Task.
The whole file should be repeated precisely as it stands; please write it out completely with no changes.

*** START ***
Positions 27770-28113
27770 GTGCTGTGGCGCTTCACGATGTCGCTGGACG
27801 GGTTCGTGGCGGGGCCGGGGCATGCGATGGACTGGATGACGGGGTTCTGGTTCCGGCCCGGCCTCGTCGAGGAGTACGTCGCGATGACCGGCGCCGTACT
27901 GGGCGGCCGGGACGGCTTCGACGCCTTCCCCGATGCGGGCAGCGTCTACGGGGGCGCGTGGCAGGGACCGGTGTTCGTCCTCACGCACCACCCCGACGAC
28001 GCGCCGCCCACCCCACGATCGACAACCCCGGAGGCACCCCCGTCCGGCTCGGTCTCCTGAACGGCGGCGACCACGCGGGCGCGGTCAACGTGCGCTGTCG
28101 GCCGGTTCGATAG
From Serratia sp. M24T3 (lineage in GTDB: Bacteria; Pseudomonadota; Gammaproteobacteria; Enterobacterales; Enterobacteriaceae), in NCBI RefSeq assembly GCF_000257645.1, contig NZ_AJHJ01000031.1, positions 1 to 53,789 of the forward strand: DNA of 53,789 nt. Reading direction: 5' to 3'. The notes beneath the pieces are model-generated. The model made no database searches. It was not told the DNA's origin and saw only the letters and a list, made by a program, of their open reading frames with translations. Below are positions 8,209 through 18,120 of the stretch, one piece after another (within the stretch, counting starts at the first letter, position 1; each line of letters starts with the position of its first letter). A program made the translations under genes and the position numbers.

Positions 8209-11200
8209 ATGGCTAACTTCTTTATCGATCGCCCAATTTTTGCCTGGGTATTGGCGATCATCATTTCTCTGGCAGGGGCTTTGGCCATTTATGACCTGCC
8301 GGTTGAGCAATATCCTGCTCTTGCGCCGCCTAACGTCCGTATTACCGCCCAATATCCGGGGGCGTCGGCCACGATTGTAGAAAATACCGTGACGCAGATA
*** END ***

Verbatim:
Positions 27770-28113
27770 GTGCTGTGGCGCTTCACGATGTCGCTGGACG
27801 GGTTCGTGGCGGGGCCGGGGCATGCGATGGACTGGATGACGGGGTTCTGGTTCCGGCCCGGCCTCGTCGAGGAGTACGTCGCGATGACCGGCGCCGTACT
27901 GGGCGGCCGGGACGGCTTCGACGCCTTCCCCGATGCGGGCAGCGTCTACGGGGGCGCGTGGCAGGGACCGGTGTTCGTCCTCACGCACCACCCCGACGAC
28001 GCGCCGCCCACCCCACGATCGACAACCCCGGAGGCACCCCCGTCCGGCTCGGTCTCCTGAACGGCGGCGACCACGCGGGCGCGGTCAACGTGCGCTGTCG
28101 GCCGGTTCGATAG
From Serratia sp. M24T3 (lineage in GTDB: Bacteria; Pseudomonadota; Gammaproteobacteria; Enterobacterales; Enterobacteriaceae), in NCBI RefSeq assembly GCF_000257645.1, contig NZ_AJHJ01000031.1, positions 1 to 53,789 of the forward strand: DNA of 53,789 nt. Reading direction: 5' to 3'. The notes beneath the pieces are model-generated. The model made no database searches. It was not told the DNA's origin and saw only the letters and a list, made by a program, of their open reading frames with translations. Below are positions 8,209 through 18,120 of the stretch, one piece after another (within the stretch, counting starts at the first letter, position 1; each line of letters starts with the position of its first letter). A program made the translations under genes and the position numbers.

Positions 8209-11200
8209 ATGGCTAACTTCTTTATCGATCGCCCAATTTTTGCCTGGGTATTGGCGATCATCATTTCTCTGGCAGGGGCTTTGGCCATTTATGACCTGCC
8301 GGTTGAGCAATATCCTGCTCTTGCGCCGCCTAACGTCCGTATTACCGCCCAATATCCGGGGGCGTCGGCCACGATTGTAGAAAATACCGTGACGCAGATA